I attended the California Math Council North’s conference in Asilomar last weekend. Because of Covid, it was a dramatically smaller conference than usual. As a consequence, there were fewer sessions to choose from, and probably a smaller turnout for many of them. Here is my nearly annual report.
Ned Diamond presented the Python implementation of turtle geometry. (Python is a programming language.) In that environment, he enthusiastically shared the activities that were pioneered in Logo. Those activities turned him on to math at a young age. I love those, and in fact incorporated them in my geometry classes. I very much agree that they provide a fun introduction to programming, while at the same time getting students to think mathematically in a fascinating microworld. However, I was not convinced that Python was the way to do it when environments such as Scratch (from MIT) and Snap (from UC Berkeley) are so much more inviting to both children and teachers.
On the other hand, I decided that if I ever want to learn Python, this does seem like an excellent way to get started!
Moving in Circles, Dancing with Paper
Karl Schaffer shared an extraordinarily varied bunch of activities involving circular movement, some of them involving the whole body. We rotated our arms in space around x-, y-, and z-axes, manipulated a doll, and yes, we danced with an 8.5 by 11 piece of paper. Karl made connections with math: rotations in three dimensions, finite groups, and the sum of the angles in a polygon, …. He also showed videos of dance: his own and others from various parts of the world. One attendee who happened to be at my table during lunch told me the session “nourished her soul”. I very much enjoyed it, in spite of the fact that some of the activities were beyond what I could manage, as I am extremely uncoordinated. I’m a big fan of kinesthetic activities in the classroom, and encourage you to attend Karl’s workshops if you get a chance.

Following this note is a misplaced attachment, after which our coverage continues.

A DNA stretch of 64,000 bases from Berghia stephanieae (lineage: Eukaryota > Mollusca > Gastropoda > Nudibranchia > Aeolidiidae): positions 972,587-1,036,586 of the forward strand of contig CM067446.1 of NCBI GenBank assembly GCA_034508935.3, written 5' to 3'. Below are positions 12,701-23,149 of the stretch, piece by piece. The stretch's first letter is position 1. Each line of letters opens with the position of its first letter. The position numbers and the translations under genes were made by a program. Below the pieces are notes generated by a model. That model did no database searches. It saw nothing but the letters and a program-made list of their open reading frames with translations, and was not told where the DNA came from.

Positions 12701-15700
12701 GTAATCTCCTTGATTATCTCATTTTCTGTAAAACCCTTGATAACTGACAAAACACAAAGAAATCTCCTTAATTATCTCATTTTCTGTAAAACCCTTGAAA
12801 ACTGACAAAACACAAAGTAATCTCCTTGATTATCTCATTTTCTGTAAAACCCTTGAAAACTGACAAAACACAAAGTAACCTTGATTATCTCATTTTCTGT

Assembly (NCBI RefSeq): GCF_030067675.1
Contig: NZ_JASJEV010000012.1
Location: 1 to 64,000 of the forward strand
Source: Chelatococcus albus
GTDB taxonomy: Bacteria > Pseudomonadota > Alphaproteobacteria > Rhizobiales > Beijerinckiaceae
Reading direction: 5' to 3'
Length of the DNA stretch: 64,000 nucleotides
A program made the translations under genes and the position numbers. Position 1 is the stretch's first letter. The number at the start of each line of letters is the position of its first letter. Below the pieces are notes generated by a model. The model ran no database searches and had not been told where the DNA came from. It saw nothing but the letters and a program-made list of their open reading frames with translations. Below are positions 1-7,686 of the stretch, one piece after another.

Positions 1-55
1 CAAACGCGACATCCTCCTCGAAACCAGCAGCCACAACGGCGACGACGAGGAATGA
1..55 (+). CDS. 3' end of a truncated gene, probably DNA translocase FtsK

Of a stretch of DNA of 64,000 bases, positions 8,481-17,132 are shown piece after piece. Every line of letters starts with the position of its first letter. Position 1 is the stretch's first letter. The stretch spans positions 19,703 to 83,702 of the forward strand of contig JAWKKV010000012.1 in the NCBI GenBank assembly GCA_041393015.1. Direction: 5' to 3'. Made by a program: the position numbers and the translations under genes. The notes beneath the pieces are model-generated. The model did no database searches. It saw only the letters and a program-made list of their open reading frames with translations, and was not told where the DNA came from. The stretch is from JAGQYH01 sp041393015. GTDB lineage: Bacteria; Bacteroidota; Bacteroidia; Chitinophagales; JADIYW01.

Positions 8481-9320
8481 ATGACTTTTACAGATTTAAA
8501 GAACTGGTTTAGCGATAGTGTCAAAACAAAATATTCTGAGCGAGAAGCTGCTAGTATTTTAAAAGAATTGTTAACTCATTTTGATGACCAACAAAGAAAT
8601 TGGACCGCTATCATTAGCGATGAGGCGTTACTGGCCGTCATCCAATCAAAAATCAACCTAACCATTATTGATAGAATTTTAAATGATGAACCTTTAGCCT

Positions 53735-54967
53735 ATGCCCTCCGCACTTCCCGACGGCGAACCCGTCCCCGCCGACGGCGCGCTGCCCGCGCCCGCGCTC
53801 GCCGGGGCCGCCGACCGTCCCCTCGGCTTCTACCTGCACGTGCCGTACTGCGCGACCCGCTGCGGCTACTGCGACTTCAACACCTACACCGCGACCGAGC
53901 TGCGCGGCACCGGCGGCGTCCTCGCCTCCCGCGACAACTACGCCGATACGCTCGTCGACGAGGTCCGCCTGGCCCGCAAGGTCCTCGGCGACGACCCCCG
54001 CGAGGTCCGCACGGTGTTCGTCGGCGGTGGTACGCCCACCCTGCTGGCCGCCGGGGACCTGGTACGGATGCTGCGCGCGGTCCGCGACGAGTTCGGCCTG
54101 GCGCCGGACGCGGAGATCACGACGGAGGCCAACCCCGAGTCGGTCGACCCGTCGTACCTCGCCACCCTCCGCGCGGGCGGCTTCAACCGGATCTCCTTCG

Building Thinking Classrooms: Beginning the Journey
Abby Bates and one of her colleagues presented the basics of math educator Peter Liljedahl’s approach. I wrote about this back in 2015 (Visibly Random Groups, The Thinking Classroom.) Since then, Liljedahl has put the results of his research in a book, and now has a dedicated following all over the US and Canada. This session started with us standing at white boards around the room, working on a “non-curricular” problem, which I will describe below. The “Thinking Classroom” is not unlike the style of teaching I did when I was in the classroom, though it is enhanced by having the students standing at “vertical, non-permanent surfaces” in groups of three students, reshuffling the groups daily. (I had students at tables, in groups of four, changed every two weeks.)
The problem we worked on was presented as a story about pirates. I actually knew about the problem (but not its solution) from my days as an elementary school teacher. Back then, we called this the “poison” problem. 12 people are sitting around a table. You pass around a cup which contains poison. Someone takes a sip, and dies (or leaves with terrible stomach pains,) after passing the cup not to the next person, but the one after. You repeat this with every other person dying, until only one person is left. The puzzle is: how should you choose the first person to take a sip so as to make sure you’re the last one standing? We explored this for 12 pirates, and then tried other numbers. It turned out to be somewhat curricular: the number of the person you should pick seems to be a linear function of the total number of people in the circle. (But why?) If I remember correctly, in the 1970’s we also explored what happened if you passed the cup to every third person, every fourth person, and so on. I’ll need to think about this some more!
Tiling (Tessellation): A Springboard for Geometry
This was my session. It was based on these blog posts: Tiling, and Tiling and Transformations. I also have a Tiling home page on my site. (This handout includes those three links, and many more.) The session went well, though it would have gone even better if I had had time to learn how to use the document camera. That would have allowed me to show everyone the designs made by the participants.
Well, that’s all for this year. Hoping for a much larger conference next year!